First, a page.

Bridgend, Wales-headquartered Rope and Sling Specialists (RSS) played an integral role as two 10t capacity, four-rope quayside cranes were dismantled at Associated British Ports' (ABP) Newport dock, refurbished and relocated 50 miles west to the Port of Swansea, also an ABP site.
The refurbishment was part of a larger £2.8 million project to upgrade five cranes across ABP's ports of Newport and Swansea. The work encompassed an extensive upgrade of major mechanical components such as slew and hoist equipment, motor drives, control panels, and the installation of energy efficient LED lighting. The cranes were completely descaled and both external and internal surfaces were then repainted.
Three of the upgraded cranes are now located at Newport and two at Swansea. The five cranes were nearing the end of their operational life but the renovation has extended their lifespan by 10 years.
For the pair of Swansea-based pOréal dockside cranes, RSS provided the rigging equipment necessary as a mobile crane dismantled each crane in three pieces. Once the same lifting gear was resupplied to reassemble the cranes, RSS conducted thorough examination and testing in line with the Lifting Operations and Lifting Equipment Regulations 1998 (LOLER).
Steve Hutin, managing director at RSS, explained that the biggest challenge was encountered by the centre of gravity of the middle section of the cranes that included the operator's cabin. He said: "We knew the section was 50t in weight but the centre of gravity was out so we used two [MOD 50] Modulift spreader beams in close proximity."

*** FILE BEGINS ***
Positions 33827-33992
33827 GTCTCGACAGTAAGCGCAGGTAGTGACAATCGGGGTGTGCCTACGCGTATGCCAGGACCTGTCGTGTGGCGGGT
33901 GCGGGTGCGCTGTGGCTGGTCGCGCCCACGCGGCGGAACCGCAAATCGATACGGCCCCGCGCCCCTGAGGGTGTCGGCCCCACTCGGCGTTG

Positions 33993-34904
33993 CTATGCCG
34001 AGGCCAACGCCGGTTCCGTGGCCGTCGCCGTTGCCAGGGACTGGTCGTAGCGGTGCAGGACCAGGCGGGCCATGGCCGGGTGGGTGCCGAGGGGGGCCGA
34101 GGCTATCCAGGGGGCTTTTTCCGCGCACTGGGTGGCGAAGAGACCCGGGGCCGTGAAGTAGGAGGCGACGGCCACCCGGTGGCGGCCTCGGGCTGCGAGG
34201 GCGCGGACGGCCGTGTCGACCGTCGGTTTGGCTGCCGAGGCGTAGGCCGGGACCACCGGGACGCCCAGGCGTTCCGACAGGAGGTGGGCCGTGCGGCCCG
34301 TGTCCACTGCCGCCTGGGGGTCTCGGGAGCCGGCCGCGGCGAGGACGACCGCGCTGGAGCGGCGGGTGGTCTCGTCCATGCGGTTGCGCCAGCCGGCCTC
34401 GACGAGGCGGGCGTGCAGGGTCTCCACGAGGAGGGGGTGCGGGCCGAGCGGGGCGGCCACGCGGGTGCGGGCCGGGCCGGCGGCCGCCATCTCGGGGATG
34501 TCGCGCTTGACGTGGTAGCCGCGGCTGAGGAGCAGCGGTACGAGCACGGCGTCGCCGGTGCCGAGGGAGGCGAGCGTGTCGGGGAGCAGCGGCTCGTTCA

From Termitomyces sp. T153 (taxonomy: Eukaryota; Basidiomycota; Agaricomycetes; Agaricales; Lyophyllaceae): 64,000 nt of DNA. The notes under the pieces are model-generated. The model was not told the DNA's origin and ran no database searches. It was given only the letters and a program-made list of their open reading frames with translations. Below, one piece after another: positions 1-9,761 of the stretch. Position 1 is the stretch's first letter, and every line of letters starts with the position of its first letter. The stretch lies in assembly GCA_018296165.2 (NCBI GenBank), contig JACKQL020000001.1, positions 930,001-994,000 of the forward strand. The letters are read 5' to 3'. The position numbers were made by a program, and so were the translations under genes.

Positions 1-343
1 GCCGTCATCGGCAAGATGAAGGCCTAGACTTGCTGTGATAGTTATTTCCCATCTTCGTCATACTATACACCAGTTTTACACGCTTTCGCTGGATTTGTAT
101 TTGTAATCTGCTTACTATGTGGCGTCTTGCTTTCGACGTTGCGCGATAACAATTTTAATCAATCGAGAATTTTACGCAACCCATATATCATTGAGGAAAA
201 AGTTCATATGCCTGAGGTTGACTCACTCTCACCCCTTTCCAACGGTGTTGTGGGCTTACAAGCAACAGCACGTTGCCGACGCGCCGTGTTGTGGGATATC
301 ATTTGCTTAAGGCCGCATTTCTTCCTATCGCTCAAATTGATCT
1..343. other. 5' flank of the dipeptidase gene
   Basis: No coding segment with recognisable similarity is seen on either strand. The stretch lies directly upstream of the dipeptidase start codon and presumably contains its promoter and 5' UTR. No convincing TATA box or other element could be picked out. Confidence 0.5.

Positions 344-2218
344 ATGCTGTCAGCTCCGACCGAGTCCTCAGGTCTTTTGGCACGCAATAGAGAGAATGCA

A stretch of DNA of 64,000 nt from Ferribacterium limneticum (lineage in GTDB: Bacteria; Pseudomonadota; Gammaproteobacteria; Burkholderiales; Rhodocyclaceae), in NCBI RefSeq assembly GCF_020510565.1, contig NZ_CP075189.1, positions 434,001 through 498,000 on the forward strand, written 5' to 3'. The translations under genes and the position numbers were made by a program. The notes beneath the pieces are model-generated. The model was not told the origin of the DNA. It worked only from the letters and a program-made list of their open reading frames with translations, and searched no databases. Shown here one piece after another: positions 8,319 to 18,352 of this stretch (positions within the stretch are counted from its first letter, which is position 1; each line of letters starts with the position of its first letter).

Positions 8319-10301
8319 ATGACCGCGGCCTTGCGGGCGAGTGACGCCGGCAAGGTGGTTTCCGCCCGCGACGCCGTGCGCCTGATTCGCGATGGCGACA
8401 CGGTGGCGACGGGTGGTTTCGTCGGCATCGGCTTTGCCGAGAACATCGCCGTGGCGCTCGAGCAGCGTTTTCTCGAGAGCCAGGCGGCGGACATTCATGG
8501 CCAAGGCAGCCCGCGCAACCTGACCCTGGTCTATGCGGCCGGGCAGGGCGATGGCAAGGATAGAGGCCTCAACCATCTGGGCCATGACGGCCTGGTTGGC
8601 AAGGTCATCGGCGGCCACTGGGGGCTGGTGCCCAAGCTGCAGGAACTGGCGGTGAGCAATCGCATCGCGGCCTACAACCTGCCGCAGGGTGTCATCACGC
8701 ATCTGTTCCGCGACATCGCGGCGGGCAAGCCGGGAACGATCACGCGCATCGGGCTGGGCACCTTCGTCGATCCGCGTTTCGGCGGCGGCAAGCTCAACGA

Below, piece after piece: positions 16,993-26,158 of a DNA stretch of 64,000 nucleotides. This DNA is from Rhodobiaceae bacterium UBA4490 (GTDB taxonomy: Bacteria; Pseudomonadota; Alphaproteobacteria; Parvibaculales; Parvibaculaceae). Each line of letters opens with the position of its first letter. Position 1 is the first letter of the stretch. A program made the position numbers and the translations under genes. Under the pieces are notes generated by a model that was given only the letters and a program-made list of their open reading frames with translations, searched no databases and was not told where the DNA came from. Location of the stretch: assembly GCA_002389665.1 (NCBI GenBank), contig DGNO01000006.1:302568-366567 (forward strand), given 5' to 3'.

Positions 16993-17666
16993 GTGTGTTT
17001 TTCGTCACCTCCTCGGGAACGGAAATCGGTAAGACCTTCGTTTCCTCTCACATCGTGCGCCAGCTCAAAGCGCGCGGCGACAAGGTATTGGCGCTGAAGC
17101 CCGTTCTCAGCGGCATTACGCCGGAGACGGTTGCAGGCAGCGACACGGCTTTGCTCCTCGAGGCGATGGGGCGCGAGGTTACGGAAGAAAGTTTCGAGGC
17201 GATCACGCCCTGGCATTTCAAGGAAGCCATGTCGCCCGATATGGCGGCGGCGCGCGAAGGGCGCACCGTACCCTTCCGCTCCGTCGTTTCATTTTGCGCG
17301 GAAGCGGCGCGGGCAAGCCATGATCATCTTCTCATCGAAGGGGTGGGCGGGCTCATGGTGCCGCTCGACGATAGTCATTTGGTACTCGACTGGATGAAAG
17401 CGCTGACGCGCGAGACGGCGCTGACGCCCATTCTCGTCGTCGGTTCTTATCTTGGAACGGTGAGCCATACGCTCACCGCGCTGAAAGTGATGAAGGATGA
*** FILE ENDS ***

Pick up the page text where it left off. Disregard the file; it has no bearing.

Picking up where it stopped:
RSS utilised fixed lifting attachments on the front of the cabins, while two 30t chain blocks were used on the back with a flat braided wire rope sling that was manufactured to lift level. As with the other two sections, the main piece was lowered onto stools for transportation. Hutin added that the jib and lower parts—the cranes weighed 65t in total—were lighter and posed less problems from a rigging perspective. Roundslings were used for these lifting operations.
Derryl Godwin, site engineer at RSS, led LOLER examination and testing once the refurbished cranes were reinstalled in Swansea. He spent a day inspecting working parts, welds, wire rope and the hook, among other structural elements of the cranes. Godwin was among a five-strong team from the South Wales lifting equipment company that were involved in the project over a six-month period following an initial site visit to contribute to a safe system of work.
The Port of Newport is a steel, metals, recycling, and renewable energy hub, while the Port of Swansea has capacity to handle vessels of up to 30,000 deadweight tonnage (dwt) and provides berths and facilities for most types of cargo. ABP is the UK's leading port operator, with a unique network of 21 ports across England, Scotland and Wales.
Robert Gray, engineering manager, ABP South Wales, said: "We are committed to providing effective infrastructure and equipment across our ports to ensure the needs of our customers are met. The refurbishment of these cranes was a large project that will deliver clear benefits to the ports of Swansea and Newport over the next 10 years."